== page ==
• believed in a single, eternal god, but not identical with the God of Judaism/Christianity.

      • This God was his first principle,

      • but not anthropomorphic or personal.

      • This God 'shakes all things by the thought of his mind,'

        • but is himself 'always in the same place...moving not at all.'

      • God has unity, not 'parts.'

        • All of him thinks, sees, etc.

        • essentially different from mortals,

        • not complex, not in need of motion.

      • Therefore, only knowable through thought.

         

  • Heraclitus (540-480 BC)

    • an Ionian, but from Ephesus, not Miletus

    • known for his use of paradox and aphorism (short sayings)

    • saw reality itself as a 'riddle,'

       

      • two possible interpretations:

      • Acc to one, he is another metaphysical monist,

        who saw logos as the αρχη by means of which reality was understood-

        • 'word, statement, reason, rational content of what is spoken, rational structure/order of the cosmos.'

        • 'One must follow what is common; but although the Logos is common, most men live as if they had a private understanding of their own.'

        • i.e., wisdom is universally true and accessible, but we prefer to follow our own opinions.

      • But also sometimes understood believing in NO αρχη-

        • literally an anarchist

           

    • the problem of 'Permanence and Change'

      • Milesian philosophers sought the unity behind diversity- the permanent that lies behind the appearance of change.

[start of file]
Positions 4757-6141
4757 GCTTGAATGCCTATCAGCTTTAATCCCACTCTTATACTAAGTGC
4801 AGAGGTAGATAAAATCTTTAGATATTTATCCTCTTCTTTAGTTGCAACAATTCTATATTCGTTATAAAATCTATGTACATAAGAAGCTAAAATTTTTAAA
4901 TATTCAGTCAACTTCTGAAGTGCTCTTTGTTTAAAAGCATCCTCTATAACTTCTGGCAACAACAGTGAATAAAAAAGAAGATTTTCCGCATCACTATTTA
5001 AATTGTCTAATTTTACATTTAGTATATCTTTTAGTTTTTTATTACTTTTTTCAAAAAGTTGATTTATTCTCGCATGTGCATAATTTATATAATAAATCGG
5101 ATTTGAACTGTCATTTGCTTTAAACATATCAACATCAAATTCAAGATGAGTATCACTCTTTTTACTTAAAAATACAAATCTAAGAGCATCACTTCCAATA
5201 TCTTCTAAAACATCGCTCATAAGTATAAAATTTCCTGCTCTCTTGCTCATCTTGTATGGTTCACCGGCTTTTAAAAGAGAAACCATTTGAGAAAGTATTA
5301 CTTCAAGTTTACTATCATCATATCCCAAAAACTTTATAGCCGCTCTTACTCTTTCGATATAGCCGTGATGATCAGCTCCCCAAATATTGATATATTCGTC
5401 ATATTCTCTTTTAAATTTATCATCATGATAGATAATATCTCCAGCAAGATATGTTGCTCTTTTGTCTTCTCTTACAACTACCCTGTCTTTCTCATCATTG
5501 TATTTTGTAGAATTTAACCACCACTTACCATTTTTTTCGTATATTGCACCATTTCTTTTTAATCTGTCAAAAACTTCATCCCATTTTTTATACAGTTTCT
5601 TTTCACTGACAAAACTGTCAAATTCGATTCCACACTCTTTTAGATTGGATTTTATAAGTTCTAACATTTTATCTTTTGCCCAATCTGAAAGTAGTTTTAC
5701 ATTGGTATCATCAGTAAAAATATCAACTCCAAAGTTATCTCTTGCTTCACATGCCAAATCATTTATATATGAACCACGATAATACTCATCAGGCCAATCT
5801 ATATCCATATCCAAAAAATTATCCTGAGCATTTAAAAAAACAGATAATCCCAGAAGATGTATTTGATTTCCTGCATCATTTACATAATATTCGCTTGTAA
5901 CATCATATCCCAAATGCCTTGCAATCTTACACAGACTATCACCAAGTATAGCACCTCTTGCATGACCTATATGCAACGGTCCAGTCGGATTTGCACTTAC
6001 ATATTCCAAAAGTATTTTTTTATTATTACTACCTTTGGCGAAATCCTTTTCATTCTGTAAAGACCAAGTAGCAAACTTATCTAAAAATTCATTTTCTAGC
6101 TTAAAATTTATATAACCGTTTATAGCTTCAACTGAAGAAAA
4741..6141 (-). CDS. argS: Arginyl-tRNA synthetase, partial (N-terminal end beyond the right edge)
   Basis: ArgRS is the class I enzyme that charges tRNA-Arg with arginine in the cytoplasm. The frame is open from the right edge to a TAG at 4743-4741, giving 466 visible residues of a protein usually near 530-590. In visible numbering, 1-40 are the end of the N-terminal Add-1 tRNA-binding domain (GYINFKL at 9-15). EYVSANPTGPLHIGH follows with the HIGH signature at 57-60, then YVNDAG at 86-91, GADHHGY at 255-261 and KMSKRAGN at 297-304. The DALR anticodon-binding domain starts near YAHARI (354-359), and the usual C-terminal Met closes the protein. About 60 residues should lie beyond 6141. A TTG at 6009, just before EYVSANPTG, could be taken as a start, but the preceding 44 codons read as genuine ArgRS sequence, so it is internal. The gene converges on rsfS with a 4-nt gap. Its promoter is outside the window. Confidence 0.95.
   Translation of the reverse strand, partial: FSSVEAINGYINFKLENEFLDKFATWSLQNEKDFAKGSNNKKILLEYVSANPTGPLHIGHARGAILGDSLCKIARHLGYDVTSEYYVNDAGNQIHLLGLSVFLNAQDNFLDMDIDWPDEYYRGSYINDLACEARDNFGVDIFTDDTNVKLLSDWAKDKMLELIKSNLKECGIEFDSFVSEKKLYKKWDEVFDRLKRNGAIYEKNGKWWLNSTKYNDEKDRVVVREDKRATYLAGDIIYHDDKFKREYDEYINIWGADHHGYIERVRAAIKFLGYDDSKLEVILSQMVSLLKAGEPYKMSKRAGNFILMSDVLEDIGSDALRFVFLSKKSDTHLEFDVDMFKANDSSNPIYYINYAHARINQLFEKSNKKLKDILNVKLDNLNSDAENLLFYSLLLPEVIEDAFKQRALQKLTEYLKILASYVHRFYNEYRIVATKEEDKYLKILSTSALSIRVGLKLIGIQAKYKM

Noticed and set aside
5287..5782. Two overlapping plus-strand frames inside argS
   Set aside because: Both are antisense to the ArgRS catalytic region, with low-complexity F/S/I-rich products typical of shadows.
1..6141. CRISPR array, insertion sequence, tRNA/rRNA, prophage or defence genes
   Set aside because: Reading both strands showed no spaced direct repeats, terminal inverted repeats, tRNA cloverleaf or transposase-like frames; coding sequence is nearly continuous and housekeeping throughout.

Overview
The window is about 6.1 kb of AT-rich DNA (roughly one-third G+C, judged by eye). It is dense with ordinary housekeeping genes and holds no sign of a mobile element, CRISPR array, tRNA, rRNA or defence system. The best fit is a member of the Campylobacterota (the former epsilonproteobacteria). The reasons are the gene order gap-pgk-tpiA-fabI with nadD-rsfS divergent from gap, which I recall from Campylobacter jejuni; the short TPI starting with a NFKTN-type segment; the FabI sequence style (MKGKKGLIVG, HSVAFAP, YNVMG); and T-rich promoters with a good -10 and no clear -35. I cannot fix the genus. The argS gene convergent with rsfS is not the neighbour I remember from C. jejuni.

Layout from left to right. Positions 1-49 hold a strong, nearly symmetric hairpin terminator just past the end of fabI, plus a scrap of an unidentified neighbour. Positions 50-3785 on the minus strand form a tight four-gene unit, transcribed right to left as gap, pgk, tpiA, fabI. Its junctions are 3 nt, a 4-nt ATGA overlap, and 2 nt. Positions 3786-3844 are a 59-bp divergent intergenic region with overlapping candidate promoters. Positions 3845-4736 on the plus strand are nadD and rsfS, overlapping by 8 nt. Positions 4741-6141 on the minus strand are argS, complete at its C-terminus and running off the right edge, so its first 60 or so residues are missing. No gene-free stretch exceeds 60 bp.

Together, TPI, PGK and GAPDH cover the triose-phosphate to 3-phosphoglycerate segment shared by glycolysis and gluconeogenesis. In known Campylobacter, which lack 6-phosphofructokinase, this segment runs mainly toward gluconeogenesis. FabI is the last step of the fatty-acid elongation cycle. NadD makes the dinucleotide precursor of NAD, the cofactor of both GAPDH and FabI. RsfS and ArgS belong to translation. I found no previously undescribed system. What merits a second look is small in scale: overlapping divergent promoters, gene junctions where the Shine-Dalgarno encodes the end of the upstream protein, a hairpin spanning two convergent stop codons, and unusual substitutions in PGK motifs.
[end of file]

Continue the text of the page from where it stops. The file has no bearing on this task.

• Heraclitus flipped this-

        • It is permanence that is the appearance, change is reality.

        • 'You cannot step into the same river twice'

        • i.e. things that appear to be constant are actually in a state of change.

        • proposed fire as the unifying principle-

          • fire is a constantly changing process, yet it remains the same.

            • is this just another riddle?
               

          • Identified fire with the logos, and the logos with divinity.

          • Like Xenophanes, he disliked folk religion (popular myth), but believed in a single supreme deity.

 



The Eleatics

  • Parmenides (515-450 BC)

    • from Elea, a city on Italy's western coast.

    • founder of the Eleatic school of philosophy.

    • the uncompromising rationalist.

    • [One of Plato's dialogues is named after him.]

    • His claim:

      • 'It is'

        • Being exists, and cannot not be

        • or 'That which exists, exists, and there is nothing apart from that which exists.'

        • Also: Reality is and always has been. it is not created, it did not come to be, it simply is.